He further informed the court that he is working tirelessly to identify the â€śunknown callerâ€ť and the route of the cell number.
Furthermore, the fourth accused,Â Kebaleboge Ntsebe, has revealed to the court through a letter that she was abused and tortured by the Botswana Police Services. She wrote in her letter that she suffered miscarriage as a result of being beaten by the police.
Ntsebe is on bail, while a bail ruling for Aston and Kosie will be delivered on the 6thÂ of next month
Cattle farmers from Eretsha and Habu in the Ngamiland district, supported by the Community Based Trade (CBT) project, recently generated over P300 000.00 for sales of 42 cattle to the Botswana Meat Commission (BMC) in Maun. This milestone was achieved through support from various stakeholders in conservation, commodity-based trade and the government, in collaboration with farmers. Ordinarily, these farmers would not have made this direct sale since the area is a designated Foot and Mouth Disease (FMD) Red Zone.
Traditional livestock farming contributes toward livelihoods and formal employment in the North-West District (Ngamiland) of Botswana. However, primarily due to the increase in FMD outbreaks over the past two decades and predation by wildlife, the viability of livestock agriculture as a source of income has declined in the region. This has led to a greater risk of poverty and food insecurity. Access across the Okavango River (prior to the construction of a bridge) restricted access for farmers in Eretsha. This lack of access hampered sales of cattle beyond Shakawe, further discouraging farmers from investing in proper livestock management practices. This resulted in negative environmental impacts, poor livestock health and productivity.
To address this challenge, farmers are working with a consortium led by Conservation International (CI), with funding secured from the European Union (EU) to pilot a CBT beef project. The project focuses on supporting and enabling communal farmers to comply with standards and regulations that will improve their chances to access markets. An opportunity to earn higher income from cattle sales could incentivize the adoption of restorative rangelands management practices by farmers.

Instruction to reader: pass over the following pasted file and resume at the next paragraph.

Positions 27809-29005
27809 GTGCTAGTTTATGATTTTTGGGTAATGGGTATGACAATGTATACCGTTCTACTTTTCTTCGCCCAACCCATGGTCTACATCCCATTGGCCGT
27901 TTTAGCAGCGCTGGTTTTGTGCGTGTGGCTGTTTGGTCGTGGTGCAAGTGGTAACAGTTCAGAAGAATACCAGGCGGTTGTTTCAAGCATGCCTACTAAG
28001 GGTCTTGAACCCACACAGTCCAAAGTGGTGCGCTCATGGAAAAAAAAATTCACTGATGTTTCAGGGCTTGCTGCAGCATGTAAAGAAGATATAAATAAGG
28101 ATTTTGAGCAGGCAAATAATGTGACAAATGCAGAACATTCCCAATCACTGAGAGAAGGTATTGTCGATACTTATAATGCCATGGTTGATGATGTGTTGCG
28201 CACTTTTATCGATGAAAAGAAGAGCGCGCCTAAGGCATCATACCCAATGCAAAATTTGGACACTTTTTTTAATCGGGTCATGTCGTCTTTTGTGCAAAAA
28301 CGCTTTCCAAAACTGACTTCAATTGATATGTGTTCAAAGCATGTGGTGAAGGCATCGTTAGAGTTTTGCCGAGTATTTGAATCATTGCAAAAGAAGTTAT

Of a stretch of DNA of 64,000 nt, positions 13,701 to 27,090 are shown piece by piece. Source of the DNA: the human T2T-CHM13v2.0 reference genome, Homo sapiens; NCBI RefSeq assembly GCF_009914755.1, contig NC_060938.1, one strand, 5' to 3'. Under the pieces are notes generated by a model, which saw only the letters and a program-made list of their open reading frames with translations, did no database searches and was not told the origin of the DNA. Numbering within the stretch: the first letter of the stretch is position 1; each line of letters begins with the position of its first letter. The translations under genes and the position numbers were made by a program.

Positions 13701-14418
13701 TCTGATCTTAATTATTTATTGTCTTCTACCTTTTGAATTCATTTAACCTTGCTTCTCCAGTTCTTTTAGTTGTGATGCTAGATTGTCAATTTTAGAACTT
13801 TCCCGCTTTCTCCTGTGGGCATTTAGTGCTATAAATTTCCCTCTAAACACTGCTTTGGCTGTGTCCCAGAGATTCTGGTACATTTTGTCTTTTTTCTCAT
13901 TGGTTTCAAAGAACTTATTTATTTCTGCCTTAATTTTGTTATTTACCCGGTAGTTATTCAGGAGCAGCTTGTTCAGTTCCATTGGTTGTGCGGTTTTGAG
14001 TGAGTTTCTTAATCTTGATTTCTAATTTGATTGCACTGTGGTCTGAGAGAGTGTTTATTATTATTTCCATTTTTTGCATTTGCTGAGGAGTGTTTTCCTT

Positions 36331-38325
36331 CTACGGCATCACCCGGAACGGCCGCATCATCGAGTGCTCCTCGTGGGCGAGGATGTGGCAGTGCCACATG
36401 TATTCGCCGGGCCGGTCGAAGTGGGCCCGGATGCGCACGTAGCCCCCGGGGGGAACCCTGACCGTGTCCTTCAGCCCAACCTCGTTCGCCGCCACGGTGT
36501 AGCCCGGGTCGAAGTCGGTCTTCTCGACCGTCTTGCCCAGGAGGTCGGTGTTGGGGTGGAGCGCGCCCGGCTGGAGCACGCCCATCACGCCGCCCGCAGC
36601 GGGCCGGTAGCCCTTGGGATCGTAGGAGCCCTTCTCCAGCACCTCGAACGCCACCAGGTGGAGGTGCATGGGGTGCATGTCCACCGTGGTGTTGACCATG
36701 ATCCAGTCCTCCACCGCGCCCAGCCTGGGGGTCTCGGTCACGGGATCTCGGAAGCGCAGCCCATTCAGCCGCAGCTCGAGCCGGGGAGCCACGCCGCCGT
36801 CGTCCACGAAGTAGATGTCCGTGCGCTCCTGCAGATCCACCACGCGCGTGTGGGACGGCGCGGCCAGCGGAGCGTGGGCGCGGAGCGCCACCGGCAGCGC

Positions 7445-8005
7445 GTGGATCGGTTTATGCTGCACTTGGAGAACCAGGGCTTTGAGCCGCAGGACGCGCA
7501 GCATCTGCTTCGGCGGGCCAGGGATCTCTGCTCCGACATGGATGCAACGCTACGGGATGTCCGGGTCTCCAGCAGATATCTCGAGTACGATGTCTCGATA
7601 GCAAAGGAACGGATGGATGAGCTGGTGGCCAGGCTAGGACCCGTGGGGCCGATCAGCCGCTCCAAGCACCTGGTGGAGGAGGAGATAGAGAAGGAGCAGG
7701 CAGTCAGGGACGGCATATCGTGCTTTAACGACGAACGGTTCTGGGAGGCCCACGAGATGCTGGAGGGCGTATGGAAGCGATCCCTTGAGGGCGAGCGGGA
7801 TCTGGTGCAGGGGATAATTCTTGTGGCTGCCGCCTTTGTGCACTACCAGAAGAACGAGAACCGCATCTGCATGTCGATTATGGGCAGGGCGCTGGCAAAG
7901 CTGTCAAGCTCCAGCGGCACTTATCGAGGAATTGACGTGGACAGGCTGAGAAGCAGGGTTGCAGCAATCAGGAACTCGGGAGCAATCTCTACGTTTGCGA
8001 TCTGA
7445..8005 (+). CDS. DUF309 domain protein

â€śWe spend a lot of money getting our cattle to Makalamabedi quarantine site, the herder spends on average two months taking care of the cattle before they are taken into quarantine â€“ that needs money. All these costs lead to us getting less money from BMC,â€ť said one of the farmers in the programme, Mr Monnaleso Mosanga.
Farmers that participate in the project agree for their cattle to be herded and kraaled communally by fulltime professional herders (eco-rangers). At the core of this pilot is the use of predator-proof bomas (cattle kraals), planned grazing systems and mobile quarantine bomas (electrified enclosures) for the cattle, facilitated in support with the Department of Veterinary Services. The first successful exit from the mobile quarantine bomas in the Habu and Eretsha villages, in December 2022, saw cattle quarantined on-site and directly transported to BMC in Maun. Farmers received almost double the average sales within this region, as costs including transportation to quarantine sites, herderâ€™s fees and other associated costs incurred before qualifying for BMC sales were no longer included.
“This pilot mobile quarantine is leveraging the techniques and protocols we are using at our current permanent quarantine sites, and we are still observing the results of the project. The outcome of this pilot will be presented to the World Organisation of Animal Health to assess its effectiveness and potentially be approved to be used elsewhere,â€ť said Dr Odireleng Thololwane, the Principal Veterinary Officer (Maun).